After my 9 year old multifunction decided to chew paper regularly, I decided it was time to replace it. I decided to look for a cheap laser mutlifunction and after browsing different website, I stumbled across this machine at Inmac in its clearance section. It usually retails at around £138, but being an open box product, this particular machine was a bargain £82. On to the review of the machine......
BOX CONTENTS AND SETUP:On opening the box you find.....
The unit itself,
A brand new full size toner (good for 2,500 pages) rather than a starter toner you get with other brands.
Manuals and driver software CD.
Some Free Polystyrene :D
Setting up of the Brother DCP8025DN was very easy. Firstly, decide if you wish to use the parallel port or USB port (cable not included). Then simply load the driver CD into your CD drive, and follow on screen instructions until prompted to connect the unit to your PC and switch on. Simply setup which language you want on the units LCD display and away you go!FEATURES AND WHAT ITS LIKE TO USE :
The laser printing function works at speeds of up to 20 pages per minute which is fast enough for most home users and business users. The quality is at an impressive 2400 x 600 dots per inch (dpi), and after printing the test page, you could notice how crisp and sharp the text is. The paper tray takes up to 250 sheets of A4, and in addition, there is a manual feed tray for single feed use.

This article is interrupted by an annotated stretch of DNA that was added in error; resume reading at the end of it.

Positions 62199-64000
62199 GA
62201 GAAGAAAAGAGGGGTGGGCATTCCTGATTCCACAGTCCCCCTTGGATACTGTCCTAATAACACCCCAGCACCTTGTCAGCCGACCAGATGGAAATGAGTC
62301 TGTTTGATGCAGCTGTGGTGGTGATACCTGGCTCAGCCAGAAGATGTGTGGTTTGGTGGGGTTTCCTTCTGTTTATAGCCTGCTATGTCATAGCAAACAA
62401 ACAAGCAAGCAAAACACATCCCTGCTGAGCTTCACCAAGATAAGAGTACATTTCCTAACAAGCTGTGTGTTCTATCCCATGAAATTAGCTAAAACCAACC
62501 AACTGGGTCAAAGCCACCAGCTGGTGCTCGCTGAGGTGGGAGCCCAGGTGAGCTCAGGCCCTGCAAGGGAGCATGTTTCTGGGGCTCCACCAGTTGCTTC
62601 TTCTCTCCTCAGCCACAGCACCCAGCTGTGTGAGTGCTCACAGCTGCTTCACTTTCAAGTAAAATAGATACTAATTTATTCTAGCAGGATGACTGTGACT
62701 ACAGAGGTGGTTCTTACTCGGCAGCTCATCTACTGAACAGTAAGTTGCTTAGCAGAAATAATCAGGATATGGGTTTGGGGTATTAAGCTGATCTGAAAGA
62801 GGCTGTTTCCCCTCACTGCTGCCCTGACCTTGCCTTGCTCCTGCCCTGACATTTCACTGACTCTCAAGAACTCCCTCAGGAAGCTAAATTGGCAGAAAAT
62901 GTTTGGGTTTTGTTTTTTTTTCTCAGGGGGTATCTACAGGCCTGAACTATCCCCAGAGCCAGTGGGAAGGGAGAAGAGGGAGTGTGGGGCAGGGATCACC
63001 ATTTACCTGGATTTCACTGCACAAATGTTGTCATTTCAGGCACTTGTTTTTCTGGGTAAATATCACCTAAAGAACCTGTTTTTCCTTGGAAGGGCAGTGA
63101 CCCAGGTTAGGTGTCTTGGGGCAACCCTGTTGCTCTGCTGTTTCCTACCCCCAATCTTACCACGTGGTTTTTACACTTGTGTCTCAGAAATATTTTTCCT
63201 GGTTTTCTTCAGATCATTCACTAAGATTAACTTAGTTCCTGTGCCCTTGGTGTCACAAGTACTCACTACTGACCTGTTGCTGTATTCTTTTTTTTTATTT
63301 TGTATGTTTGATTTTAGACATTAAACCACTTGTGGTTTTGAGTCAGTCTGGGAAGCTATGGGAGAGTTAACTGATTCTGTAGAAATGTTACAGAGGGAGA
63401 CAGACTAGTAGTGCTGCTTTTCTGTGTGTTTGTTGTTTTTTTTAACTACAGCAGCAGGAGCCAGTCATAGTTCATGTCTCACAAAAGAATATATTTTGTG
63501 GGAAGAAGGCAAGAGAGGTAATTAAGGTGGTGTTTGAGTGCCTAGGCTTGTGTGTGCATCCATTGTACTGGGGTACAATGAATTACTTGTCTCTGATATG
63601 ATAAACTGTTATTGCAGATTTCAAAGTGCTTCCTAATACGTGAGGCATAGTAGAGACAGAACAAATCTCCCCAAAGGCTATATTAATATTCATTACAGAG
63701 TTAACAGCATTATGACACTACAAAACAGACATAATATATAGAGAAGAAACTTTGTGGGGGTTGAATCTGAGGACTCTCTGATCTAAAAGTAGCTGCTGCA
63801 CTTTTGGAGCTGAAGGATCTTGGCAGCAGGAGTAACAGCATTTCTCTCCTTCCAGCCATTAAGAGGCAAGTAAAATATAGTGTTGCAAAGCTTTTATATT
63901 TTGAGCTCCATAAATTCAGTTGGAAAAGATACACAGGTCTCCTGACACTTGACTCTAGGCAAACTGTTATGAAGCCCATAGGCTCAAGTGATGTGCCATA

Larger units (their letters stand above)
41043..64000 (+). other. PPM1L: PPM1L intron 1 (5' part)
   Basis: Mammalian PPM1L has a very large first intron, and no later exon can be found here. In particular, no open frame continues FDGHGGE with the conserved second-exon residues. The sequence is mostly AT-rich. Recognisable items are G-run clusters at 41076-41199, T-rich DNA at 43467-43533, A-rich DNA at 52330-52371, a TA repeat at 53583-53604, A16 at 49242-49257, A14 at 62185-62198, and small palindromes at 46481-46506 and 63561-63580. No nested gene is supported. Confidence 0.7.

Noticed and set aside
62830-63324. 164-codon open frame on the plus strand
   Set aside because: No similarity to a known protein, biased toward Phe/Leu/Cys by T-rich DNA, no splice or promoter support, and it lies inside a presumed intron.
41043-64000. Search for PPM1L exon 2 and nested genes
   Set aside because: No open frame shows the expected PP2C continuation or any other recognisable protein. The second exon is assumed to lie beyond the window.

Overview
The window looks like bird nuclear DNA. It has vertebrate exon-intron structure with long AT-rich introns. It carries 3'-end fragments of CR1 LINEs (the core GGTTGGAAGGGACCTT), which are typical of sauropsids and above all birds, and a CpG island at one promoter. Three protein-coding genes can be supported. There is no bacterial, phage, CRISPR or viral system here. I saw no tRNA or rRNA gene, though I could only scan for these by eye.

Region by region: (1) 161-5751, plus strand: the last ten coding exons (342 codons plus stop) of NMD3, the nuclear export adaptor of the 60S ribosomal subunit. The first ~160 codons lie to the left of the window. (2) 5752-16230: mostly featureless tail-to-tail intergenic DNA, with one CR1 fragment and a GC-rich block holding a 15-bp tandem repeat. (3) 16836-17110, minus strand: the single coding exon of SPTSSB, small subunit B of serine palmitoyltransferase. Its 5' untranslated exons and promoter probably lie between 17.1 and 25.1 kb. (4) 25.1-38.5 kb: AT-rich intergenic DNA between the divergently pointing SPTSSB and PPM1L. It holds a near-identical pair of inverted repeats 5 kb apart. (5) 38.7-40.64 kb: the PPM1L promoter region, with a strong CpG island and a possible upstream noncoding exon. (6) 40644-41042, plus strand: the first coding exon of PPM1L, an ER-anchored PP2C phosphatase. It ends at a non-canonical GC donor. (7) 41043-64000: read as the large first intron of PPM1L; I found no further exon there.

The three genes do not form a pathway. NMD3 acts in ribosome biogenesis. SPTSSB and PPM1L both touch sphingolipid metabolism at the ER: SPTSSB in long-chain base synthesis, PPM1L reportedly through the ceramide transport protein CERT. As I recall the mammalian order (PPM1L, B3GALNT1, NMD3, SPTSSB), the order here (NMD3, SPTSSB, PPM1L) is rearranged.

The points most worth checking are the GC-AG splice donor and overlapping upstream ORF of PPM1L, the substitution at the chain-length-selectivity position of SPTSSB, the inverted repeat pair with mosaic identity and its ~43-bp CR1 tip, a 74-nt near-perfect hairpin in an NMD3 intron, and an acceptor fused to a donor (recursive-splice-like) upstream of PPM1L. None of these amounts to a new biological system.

The printer can also print on envelopes, transparancies and labels.
The copying function of this machine is only 600 x 300 dpi but still up to 20 pages per minute and is very easy to use. Just load your document face down on the glass. Then, using the buttons on the control panel, you can select the contrast (light or darkness), the size (can reduce or enlarge up to 400%), the number of copies etc. Once happy with your selection, press the start button and almost immediately the prints are in the output tray which can take up to 100 sheets.
The only drwaback I found was that the fan when printing was a little noisy but its nothing bad enough to put you off using it everyday.
RUNNING COSTS AND VALUE FOR MONEY :
This unit uses a seperate drum and toner catridge. The toners typically last for 2,500 pages and cost approx £35 for genuine brother cartridges. You can get refilled cartridges for approx £25-30 also but my experience with refilled cartridges is that they don't last as long as genuine ones. The drum lasts for 12,000 pages or every 5 toner cartridges and costs around £55.